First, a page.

The underwriter examines your bank accounts, retirement savings and other assets to ensure that you can pay your mortgage, at least for a reasonable time, if you lose your job or suffer some other setback. Your debt to income ratio comes under particular scrutiny. That’s all of your monthly debt payments divided by your gross monthly income, as per the federal Consumer Financial Protection Bureau. You can figure this amount by adding up your gross monthly income, which includes the amount earned before deductions and taxes are taken out of your wages. Then, add up all your monthly debt payments, such as rent, car loans, student loans and average credit card bills, and divide that number by your gross monthly income. If your debt to income ratio is above 43 percent, you’ll likely have to work on reducing it before receiving mortgage loan approval.

The Mortgage Collateral

Then there’s the collateral involved in making the loan, which in this case is the dwelling. That’s why the home appraisal is so critical. A professional, independent appraiser will evaluate the home based on its condition and the sales prices of similar houses sold in the area recently. Those similar properties are known as comparables — or “comps.” The underwriter must verify that the property is worth the amount of money the applicant intends to borrow. No lender will loan a borrower more money than a house is worth. If you are planning to buy an investment property, rather than a home for your own use, expect even further scrutiny. Investment properties entail greater risk than a family home because a borrower is more likely to stop paying the mortgage or “walk away from,” such a property than the house they live in.

If a house appraises for less than the buyer agreed to pay the seller in the sales contract, it may prove just a bump in the road. The buyer can usually back out due to contingency clauses in the sales contract, but it’s often possible to renegotiate the contract based on the appraised value. Most sellers realize that a buyer can’t obtain a mortgage greater than the appraised value and will lower the price accordingly. However, the underwriting process stops at that point until a new sales contract with the lower price is drawn up and signed by both parties.

Additional Tasks for FHA Mortgages

If the applicant is applying for a mortgage from the U.S. Federal Housing Administration (FHA), the underwriter has additional tasks. This may extend the underwriting process by a few days or more. FHA home loan applicants must adhere to the regulations of the U.S. Department of Housing and Urban Development, which oversees the FHA mortgage program. The underwriter must ascertain that the applicant will live in the home as their primary residence as the FHA program does not provide financing for investment properties or second homes. The FHA also requires that borrowers have at least two already established credit cards or loans to qualify for a mortgage as such loans illustrate a payment history. Down payments are much lower for FHA mortgages than conventional mortgages, with some as low as 3.5 percent. If the down payment is a gift from another party, the FHA requires verification of this gift in writing from the person donating the funds. Unlike conventional mortgages, the FHA allows a debt to income ratio as high as 50 percent.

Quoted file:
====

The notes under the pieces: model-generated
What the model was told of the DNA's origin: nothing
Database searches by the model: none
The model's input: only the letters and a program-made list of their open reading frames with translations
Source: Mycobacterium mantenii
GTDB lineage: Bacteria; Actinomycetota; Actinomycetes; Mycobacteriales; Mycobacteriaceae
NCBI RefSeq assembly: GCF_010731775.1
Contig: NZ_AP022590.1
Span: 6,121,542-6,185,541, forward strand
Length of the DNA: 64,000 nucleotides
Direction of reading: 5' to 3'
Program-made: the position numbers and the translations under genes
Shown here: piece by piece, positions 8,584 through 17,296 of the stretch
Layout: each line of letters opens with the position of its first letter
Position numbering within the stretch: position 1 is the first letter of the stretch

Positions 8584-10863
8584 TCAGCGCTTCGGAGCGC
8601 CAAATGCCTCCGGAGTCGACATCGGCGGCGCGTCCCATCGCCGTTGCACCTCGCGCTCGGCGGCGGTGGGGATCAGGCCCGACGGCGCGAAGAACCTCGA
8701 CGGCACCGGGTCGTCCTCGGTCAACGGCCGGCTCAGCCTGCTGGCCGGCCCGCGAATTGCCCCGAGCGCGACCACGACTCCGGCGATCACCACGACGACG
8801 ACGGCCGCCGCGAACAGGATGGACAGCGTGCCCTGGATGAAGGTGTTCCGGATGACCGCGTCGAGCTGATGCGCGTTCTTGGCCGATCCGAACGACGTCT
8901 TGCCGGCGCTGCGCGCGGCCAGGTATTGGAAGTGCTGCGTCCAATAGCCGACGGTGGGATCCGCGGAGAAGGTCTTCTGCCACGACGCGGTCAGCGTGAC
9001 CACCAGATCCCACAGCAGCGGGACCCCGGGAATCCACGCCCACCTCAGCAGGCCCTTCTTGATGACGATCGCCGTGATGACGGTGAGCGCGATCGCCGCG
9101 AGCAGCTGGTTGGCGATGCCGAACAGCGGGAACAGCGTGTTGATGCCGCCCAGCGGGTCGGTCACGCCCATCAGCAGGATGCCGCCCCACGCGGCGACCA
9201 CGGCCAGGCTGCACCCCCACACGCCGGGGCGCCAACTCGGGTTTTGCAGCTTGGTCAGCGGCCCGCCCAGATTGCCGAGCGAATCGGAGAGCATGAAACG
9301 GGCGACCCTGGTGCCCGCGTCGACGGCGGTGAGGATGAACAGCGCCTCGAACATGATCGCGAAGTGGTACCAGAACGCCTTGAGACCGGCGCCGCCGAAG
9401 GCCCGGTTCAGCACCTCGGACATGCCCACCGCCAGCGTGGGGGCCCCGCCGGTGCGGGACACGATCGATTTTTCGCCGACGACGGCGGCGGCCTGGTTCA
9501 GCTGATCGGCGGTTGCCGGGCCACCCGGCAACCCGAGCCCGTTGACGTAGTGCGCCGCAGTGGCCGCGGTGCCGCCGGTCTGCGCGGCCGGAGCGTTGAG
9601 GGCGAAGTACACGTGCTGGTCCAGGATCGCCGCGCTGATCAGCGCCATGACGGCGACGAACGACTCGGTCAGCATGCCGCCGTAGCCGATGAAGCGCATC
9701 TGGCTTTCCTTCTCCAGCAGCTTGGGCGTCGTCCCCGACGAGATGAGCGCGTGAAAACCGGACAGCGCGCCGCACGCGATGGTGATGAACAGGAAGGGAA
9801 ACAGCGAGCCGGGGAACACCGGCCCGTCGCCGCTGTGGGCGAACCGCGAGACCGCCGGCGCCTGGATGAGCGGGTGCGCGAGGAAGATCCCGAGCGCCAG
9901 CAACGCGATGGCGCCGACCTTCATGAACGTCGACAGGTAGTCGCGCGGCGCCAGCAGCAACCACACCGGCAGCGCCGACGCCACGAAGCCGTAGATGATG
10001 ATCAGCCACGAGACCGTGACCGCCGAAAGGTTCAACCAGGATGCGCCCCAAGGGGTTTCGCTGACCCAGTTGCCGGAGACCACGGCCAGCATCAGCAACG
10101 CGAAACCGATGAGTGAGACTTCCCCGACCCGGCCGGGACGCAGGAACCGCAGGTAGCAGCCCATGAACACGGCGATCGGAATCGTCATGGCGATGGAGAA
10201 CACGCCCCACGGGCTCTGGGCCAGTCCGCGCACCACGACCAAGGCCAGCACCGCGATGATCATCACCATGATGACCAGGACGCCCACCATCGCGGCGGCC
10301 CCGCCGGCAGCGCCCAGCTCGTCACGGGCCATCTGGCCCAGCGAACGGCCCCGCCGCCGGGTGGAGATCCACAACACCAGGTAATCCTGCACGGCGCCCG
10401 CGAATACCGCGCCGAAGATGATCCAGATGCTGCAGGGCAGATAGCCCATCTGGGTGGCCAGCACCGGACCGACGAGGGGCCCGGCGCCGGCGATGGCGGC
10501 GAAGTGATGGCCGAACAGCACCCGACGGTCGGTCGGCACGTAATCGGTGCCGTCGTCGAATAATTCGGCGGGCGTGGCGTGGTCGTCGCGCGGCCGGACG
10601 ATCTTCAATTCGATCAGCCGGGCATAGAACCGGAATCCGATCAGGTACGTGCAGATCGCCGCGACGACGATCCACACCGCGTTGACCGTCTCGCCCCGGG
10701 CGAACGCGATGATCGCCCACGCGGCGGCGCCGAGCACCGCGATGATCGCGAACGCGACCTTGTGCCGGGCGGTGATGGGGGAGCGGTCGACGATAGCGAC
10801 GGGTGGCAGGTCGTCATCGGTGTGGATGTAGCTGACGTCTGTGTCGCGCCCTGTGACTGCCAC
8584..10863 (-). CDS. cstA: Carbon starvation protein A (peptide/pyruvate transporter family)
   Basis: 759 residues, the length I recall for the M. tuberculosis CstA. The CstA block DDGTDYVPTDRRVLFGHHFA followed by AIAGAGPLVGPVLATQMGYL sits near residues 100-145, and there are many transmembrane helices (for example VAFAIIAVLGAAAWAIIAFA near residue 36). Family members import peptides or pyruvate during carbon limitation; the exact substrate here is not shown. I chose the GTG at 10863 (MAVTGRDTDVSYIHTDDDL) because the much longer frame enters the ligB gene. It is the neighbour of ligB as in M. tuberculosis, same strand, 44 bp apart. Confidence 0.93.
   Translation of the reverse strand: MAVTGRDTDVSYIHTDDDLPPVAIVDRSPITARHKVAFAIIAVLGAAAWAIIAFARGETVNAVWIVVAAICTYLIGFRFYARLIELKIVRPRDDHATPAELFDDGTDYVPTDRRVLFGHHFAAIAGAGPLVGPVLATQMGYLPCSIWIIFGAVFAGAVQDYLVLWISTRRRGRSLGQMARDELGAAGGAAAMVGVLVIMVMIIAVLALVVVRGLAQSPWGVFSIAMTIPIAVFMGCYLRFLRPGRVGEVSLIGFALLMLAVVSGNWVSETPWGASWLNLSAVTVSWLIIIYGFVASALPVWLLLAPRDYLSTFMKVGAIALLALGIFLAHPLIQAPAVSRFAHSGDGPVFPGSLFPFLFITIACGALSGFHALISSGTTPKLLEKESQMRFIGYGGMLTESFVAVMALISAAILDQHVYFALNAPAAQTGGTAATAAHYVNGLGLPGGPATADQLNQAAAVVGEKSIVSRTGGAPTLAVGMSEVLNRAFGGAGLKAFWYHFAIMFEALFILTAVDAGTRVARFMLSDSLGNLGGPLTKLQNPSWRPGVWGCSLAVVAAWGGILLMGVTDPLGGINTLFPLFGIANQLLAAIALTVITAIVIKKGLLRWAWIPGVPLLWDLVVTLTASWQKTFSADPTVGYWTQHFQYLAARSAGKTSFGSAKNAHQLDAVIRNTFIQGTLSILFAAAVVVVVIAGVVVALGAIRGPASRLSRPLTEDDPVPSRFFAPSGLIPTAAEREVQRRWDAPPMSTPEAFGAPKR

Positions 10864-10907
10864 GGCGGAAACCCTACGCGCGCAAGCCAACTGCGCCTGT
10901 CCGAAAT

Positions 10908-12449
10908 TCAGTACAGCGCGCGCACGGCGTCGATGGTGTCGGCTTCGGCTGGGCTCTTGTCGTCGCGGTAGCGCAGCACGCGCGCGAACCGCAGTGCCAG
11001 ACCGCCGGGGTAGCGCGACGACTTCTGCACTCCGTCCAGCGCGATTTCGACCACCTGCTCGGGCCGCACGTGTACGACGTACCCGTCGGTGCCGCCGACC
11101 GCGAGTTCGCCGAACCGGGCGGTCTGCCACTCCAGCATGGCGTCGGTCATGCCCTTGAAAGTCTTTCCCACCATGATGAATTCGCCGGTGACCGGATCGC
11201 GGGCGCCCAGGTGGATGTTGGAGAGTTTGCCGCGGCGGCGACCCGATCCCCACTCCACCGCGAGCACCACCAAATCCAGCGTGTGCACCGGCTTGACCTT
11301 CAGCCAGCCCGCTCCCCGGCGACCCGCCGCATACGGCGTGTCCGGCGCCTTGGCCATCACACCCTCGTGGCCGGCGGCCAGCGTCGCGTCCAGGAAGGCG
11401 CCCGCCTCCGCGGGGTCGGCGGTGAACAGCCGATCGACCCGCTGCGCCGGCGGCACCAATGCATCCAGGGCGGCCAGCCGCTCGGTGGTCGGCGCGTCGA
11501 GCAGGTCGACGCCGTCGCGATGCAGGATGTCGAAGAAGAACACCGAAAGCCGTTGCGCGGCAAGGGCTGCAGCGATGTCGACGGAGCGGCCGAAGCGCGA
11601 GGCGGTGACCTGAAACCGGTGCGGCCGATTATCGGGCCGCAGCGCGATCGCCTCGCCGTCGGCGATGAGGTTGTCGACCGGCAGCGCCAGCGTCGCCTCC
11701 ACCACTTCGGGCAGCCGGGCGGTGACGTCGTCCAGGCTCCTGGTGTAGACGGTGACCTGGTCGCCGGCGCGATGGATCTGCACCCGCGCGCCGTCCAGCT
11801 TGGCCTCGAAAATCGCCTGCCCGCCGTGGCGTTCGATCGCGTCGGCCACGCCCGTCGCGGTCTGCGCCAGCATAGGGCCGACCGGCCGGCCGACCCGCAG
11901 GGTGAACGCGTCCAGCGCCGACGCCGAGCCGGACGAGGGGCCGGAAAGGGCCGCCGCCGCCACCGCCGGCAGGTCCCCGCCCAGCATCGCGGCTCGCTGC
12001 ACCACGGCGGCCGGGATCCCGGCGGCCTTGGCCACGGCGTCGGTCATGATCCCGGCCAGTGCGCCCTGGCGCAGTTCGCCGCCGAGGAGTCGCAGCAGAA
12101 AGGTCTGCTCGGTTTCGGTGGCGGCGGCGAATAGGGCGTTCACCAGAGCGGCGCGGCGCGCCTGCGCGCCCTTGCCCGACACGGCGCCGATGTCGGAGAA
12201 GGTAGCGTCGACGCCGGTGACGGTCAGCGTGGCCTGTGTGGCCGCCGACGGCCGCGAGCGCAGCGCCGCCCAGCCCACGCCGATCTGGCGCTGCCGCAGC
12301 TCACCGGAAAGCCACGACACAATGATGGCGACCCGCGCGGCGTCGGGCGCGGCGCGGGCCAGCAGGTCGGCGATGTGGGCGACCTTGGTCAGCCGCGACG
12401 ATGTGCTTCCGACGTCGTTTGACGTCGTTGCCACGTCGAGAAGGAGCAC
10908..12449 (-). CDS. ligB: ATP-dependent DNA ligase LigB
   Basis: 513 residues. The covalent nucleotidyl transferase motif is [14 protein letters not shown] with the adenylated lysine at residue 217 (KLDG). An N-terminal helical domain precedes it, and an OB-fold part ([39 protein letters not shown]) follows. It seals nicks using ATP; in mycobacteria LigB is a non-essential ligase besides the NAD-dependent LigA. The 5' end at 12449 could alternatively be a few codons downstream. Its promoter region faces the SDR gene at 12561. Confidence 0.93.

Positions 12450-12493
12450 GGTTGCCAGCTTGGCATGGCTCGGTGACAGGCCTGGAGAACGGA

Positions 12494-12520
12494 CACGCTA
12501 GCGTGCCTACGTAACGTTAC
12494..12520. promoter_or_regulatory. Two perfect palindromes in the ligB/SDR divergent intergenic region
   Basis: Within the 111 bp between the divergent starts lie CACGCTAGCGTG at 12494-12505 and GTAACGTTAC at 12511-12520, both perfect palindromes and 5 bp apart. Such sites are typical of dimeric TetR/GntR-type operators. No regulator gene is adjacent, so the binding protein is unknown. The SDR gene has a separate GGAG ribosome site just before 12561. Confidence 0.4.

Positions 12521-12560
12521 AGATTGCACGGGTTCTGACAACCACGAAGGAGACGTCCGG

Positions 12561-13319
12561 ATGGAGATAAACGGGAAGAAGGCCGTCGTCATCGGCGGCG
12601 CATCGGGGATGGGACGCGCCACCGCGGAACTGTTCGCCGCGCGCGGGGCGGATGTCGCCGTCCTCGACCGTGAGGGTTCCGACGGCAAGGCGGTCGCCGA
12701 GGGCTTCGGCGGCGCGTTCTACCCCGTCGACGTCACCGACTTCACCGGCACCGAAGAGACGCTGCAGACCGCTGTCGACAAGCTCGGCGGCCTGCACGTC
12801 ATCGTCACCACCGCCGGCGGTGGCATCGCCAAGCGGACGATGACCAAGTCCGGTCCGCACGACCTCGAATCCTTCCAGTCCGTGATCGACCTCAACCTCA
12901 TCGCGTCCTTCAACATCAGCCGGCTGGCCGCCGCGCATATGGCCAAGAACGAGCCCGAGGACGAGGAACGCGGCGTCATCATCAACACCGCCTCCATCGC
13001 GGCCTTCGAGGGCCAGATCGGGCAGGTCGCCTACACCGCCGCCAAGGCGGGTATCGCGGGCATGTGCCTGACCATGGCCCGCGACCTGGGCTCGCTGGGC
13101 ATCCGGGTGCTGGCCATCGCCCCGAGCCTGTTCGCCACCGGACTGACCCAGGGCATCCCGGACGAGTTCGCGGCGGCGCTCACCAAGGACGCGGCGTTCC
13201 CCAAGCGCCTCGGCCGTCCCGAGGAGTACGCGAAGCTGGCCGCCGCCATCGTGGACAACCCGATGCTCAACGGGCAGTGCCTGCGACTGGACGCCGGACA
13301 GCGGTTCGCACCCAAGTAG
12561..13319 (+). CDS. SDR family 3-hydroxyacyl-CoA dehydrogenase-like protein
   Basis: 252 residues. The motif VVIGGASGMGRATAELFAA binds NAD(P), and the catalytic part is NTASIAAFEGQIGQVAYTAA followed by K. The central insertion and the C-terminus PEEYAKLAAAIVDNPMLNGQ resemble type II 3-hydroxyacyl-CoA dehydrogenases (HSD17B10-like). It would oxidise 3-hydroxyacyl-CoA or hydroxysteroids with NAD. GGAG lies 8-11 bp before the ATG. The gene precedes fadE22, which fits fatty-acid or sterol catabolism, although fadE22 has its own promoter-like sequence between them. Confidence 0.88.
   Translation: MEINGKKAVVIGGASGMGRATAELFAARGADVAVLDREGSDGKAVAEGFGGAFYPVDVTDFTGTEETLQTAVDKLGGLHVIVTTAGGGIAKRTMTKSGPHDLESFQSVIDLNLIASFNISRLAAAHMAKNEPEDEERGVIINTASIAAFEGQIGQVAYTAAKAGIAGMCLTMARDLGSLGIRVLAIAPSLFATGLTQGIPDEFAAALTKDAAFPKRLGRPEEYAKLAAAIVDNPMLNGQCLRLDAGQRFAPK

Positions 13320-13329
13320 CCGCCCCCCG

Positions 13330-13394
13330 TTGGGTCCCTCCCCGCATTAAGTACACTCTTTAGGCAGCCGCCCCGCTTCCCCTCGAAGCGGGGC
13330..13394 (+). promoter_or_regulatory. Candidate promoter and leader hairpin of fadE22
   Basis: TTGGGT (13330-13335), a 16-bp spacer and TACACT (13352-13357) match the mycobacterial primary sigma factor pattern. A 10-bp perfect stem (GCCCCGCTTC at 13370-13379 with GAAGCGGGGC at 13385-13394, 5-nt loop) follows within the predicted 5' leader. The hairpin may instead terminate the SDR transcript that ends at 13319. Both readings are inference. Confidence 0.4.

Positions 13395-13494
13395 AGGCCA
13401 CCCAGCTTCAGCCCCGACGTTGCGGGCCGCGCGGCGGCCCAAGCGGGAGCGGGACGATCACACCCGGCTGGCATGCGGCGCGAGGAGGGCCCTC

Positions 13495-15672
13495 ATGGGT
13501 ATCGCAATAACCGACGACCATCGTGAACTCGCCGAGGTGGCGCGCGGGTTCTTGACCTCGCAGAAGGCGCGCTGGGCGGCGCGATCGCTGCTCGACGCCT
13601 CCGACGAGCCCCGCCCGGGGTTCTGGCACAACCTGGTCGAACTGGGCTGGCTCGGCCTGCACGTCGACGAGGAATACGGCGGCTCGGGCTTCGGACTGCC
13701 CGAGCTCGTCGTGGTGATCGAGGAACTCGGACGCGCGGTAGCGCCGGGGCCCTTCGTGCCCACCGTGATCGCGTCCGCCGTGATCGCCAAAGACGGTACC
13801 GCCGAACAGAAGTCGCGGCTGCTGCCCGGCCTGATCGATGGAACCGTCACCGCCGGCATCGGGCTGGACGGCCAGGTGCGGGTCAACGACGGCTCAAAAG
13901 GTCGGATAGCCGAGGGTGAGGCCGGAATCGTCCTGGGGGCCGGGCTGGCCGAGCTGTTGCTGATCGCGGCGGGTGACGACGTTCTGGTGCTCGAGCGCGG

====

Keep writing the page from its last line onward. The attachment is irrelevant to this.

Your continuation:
Aiding the Underwriting Process

There are ways you can speed up the mortgage underwriting process and they’re relatively simple. First and foremost, provide the underwriter with any documents requested as soon as possible. For example, the underwriter may want proof that the earnest money check for the escrow account has cleared. Get that information to them immediately. Keep careful records of the documents you have provided and take notes when you have conversations with your lender. Let employers or other parties the underwriter may contact know to expect a call. Contact your lender regularly to check on the status of your application, although that doesn’t mean becoming a nuisance. Your prompt compliance helps move the process along.

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About the Author

A graduate of New York University, Jane Meggitt's work has appeared in dozens of publications, including PocketSense, Zack's, Financial Advisor, nj.com, LegalZoom and The Nest.